Oct. 26 (Bloomberg) -- Federal prosecutors charged 12 men, including New York City police officers, in an alleged scheme to transport M-16 rifles and handguns with defaced serial numbers across a state line as part of a $1 million conspiracy.
The accused, who included eight active duty and retired police officers, also sought to transport stolen cigarettes and slot machines, according to a complaint unsealed yesterday in federal court in Manhattan. Five defendants are employed by the NYPD, the government said. Conversations recorded by an FBI informant revealed the conspiracy, according to the filing.
“A group of crime fighters took to moonlighting as criminals,” U.S. Attorney Preet Bharara said yesterday at a press conference in Manhattan. He said they were paid more than $100,000 in cash for goods with a “street value” exceeding $1 million.
In one recording, New York City Police Officer William Masso, 47, of Brooklyn, told the informant he could provide current and former police officers for the scheme, the government said.
“Whatever he wants we get,” Masso said on the recorded conversation, according to the complaint. “You want a guy who beat the s--t out of somebody who bothers him, we got that. We got cops with vests and guns.”
Two of the defendants told a government informant they could provide firearms, according to the complaint. In September, they transported three M-16 rifles, a shotgun and 16 handguns, most of which had their serial numbers removed or altered, from New Jersey to New York, the government said. Masso took the weapons in a duffle bag in his car to a warehouse on New York’s Long Island, according to the complaint.
Besides Masso, the active-duty NYPD officers charged are Eddie Goris, Ali Oklu, Gary Ortiz and John Mahoney. The former police officers are Joseph Trischitta, Marco Venezia and Richard Melnik. The defendants include a New Jersey corrections officer, David Kanwisher.
New York City Police Commissioner Raymond Kelly said at the press conference that the police officers were arrested this morning and “immediately suspended.” He said the guns involved in the scheme had been provided by the authorities and made inoperable.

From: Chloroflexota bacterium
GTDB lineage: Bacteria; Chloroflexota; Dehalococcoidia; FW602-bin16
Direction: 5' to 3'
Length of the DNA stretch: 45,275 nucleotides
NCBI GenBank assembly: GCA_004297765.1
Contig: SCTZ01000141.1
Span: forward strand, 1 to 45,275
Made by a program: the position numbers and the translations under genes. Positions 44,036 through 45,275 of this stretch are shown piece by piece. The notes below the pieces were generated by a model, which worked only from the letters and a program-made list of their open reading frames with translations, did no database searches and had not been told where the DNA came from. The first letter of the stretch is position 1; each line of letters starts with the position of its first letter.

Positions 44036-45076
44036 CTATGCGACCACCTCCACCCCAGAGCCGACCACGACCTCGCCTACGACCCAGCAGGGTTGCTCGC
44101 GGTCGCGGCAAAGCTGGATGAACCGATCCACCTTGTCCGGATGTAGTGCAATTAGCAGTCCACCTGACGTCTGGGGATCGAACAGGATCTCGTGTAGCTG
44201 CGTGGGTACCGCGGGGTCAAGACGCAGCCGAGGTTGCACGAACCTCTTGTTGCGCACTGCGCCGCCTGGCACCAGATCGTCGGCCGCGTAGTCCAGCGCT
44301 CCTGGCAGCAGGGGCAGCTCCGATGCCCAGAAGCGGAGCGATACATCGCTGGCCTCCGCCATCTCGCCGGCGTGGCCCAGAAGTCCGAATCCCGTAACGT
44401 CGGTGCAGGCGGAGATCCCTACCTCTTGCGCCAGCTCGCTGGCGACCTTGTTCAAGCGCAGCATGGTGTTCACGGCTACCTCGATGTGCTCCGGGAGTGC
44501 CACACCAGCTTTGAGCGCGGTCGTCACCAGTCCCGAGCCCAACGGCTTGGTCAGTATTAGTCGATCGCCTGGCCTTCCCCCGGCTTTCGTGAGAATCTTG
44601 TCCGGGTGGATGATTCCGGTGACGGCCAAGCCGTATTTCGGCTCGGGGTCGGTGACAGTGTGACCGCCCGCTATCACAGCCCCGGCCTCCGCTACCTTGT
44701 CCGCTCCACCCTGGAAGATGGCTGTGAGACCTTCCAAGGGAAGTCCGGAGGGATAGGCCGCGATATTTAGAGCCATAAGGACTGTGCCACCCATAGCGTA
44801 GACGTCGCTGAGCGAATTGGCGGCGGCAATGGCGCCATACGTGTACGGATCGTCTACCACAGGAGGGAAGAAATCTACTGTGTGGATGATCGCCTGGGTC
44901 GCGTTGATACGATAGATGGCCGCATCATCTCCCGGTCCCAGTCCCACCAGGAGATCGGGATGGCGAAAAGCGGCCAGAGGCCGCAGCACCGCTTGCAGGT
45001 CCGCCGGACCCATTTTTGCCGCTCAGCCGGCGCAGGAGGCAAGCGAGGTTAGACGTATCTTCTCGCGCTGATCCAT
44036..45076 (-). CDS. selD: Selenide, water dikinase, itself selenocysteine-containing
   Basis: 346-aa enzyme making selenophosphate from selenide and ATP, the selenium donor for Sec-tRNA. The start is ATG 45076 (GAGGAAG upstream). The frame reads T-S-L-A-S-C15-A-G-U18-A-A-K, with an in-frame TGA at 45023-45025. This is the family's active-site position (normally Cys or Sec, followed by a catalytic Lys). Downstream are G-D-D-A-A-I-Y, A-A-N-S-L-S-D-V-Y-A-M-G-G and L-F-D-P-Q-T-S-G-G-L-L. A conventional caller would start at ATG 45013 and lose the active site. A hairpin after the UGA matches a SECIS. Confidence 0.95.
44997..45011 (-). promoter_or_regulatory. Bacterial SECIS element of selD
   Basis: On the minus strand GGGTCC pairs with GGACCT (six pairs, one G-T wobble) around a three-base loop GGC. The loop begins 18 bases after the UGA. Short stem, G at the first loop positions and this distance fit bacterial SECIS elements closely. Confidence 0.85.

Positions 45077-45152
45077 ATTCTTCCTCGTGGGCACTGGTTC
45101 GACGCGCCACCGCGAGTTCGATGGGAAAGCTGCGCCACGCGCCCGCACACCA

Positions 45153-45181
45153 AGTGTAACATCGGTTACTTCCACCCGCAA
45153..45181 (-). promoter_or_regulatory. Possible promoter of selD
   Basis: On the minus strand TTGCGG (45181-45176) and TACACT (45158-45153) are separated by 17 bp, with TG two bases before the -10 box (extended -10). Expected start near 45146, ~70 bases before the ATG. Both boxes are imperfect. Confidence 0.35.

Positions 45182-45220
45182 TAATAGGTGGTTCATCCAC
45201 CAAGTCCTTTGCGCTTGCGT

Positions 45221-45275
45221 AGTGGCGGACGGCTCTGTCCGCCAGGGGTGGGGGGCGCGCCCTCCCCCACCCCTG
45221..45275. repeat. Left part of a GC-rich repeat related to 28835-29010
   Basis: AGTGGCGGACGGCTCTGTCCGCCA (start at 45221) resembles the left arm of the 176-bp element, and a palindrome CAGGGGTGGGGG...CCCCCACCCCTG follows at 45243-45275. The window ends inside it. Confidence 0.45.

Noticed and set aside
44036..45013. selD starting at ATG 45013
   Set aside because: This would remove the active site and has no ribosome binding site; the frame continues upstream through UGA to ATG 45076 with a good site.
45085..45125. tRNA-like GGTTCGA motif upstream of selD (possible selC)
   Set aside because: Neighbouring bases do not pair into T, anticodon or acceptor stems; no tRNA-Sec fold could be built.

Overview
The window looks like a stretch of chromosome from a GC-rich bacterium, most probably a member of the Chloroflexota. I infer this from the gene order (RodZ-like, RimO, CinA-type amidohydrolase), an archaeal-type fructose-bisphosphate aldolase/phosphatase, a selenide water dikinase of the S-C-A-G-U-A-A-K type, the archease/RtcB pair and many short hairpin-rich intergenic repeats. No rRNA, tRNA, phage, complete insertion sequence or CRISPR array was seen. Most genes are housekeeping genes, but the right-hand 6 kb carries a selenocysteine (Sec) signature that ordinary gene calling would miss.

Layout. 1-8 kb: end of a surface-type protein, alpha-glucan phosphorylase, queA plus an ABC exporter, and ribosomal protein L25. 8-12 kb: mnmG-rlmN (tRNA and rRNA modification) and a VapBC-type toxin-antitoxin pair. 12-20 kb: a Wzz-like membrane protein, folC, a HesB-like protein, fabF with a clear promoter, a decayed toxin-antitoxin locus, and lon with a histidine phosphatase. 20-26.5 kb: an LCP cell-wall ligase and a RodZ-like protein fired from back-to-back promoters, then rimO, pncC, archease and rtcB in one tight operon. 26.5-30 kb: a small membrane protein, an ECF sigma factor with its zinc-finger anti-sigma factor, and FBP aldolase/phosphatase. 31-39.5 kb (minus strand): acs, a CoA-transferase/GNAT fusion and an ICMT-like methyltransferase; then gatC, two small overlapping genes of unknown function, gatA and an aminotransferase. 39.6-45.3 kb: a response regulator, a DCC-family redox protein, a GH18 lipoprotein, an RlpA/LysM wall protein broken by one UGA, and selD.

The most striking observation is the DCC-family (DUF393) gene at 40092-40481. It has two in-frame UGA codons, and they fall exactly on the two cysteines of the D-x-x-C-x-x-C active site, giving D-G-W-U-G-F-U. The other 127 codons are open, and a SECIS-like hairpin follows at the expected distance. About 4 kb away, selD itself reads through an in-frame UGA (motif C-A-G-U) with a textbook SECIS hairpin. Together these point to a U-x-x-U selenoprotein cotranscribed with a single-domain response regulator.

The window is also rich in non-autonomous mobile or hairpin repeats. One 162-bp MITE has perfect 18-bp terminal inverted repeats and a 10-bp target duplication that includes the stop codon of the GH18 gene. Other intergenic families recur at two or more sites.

“The most disturbing aspect was that William Masso actually saw what he certainly believed were operational firearms,” Kelly said. “For what? Six thousand dollars. That’s the amount he was paid to transport the guns.” He got more money for the slot machines and cigarettes, Kelly added.
The four charges include conspiracy to transport firearms interstate, conspiracy to transport defaced firearms interstate, conspiracy to sell a firearm to an out-of-state resident and conspiracy to transport and receive stolen merchandise. They could be sentenced to 10 years in prison on the stolen merchandise count if convicted. The other charges carry five- year penalties.
The 12 defendants appeared in court yesterday and each was allowed to be released on a personal recognizance bond of $100,000. Masso will also be subject to electronic monitoring. The defendants are scheduled to return to court Nov. 28.
“The fact that these were inoperable guns does not change the fact, if the charges prove true, that the officers violated their sacred oath,” New York City Mayor Michael R. Bloomberg said in an e-mailed statement. “We will continue doing everything possible to take illegal guns off the street -- and to bring justice to anyone who seeks to sell or carry guns illegally.”
In 2009, the confidential informant contacted Masso about a plan to fix traffic tickets, according to the complaint. The informant learned that Masso was interested in obtaining and selling contraband goods, prosecutors said. Masso told the informant he had made $5,000 a week selling stolen cigarettes, according to the complaint signed by Special Agent Kenneth Hosey of the Federal Bureau of Investigation.
The defendants agreed to transport what they believed were stolen slot machines, estimated to be worth as much as $500,000, from Atlantic City, New Jersey, to New York, according to the complaint. They also broke into tractor-trailers in Virginia and stole what they believed were 270 cases of cigarettes worth $500,000, which had been supplied by an undercover source through the FBI.
The cigarettes were transported to a storage facility on New York’s Long Island. This month, Masso met an undercover source at a New York hotel and paid him $147,600 in cash as the source’s share of the cigarette heist, according to the complaint.
Kelly said the FBI informant brought the case to the attention of the New York police, whose bureau of internal affairs then became involved. The investigation is continuing, he said.
“This is very disturbing and disheartening,” Kelly said at the press conference. “The vast majority of police officers do outstanding work to protect the city.” The city employs 35,000 uniformed police officers, he said.
The mayor is founder and majority owner of Bloomberg LP, parent of Bloomberg News.
The case is USA v. Masso, 11-02730, U.S. District Court, Southern District of New York (Manhattan).
--With assistance from Chris Dolmetsch and Esme Deprez in New York. Editors: Charles Carter, Mary Romano
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